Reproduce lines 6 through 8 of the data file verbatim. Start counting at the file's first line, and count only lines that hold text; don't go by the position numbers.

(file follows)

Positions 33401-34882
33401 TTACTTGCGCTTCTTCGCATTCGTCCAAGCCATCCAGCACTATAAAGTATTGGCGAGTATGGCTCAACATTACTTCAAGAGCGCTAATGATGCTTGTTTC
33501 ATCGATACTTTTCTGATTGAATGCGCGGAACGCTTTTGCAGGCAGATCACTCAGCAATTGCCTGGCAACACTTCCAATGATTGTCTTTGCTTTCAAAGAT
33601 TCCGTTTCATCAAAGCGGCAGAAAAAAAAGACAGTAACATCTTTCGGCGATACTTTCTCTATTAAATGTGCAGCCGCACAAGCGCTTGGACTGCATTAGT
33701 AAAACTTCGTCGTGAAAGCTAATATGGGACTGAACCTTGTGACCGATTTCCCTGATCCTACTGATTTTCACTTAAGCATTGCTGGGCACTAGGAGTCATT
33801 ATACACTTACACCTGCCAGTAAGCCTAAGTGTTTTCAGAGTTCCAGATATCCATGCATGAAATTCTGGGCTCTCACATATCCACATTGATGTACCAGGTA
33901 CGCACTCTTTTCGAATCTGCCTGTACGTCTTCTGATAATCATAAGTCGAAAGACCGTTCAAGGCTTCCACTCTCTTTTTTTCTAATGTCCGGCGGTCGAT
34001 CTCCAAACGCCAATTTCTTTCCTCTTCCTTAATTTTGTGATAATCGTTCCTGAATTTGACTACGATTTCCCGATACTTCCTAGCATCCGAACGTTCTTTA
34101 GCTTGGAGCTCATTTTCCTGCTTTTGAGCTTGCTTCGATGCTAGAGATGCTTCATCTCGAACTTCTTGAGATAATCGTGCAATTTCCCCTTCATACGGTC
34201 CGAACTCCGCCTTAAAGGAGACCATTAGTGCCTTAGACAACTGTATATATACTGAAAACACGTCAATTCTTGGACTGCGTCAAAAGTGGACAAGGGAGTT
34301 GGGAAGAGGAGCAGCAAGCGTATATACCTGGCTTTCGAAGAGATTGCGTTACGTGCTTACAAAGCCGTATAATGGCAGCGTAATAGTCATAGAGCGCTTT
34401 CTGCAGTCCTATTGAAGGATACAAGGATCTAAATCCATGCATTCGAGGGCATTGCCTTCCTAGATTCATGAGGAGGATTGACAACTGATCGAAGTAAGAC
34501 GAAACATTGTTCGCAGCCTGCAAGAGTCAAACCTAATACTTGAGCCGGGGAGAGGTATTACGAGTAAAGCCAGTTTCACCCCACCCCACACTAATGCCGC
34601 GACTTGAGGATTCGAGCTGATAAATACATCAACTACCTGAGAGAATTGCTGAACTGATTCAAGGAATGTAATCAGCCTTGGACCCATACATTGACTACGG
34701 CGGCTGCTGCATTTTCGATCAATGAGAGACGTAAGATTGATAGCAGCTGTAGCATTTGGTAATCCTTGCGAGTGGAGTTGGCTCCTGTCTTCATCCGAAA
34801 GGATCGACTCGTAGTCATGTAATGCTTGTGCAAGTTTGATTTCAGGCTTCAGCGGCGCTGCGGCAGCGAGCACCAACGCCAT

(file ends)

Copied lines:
33801 ATACACTTACACCTGCCAGTAAGCCTAAGTGTTTTCAGAGTTCCAGATATCCATGCATGAAATTCTGGGCTCTCACATATCCACATTGATGTACCAGGTA
33901 CGCACTCTTTTCGAATCTGCCTGTACGTCTTCTGATAATCATAAGTCGAAAGACCGTTCAAGGCTTCCACTCTCTTTTTTTCTAATGTCCGGCGGTCGAT
34001 CTCCAAACGCCAATTTCTTTCCTCTTCCTTAATTTTGTGATAATCGTTCCTGAATTTGACTACGATTTCCCGATACTTCCTAGCATCCGAACGTTCTTTA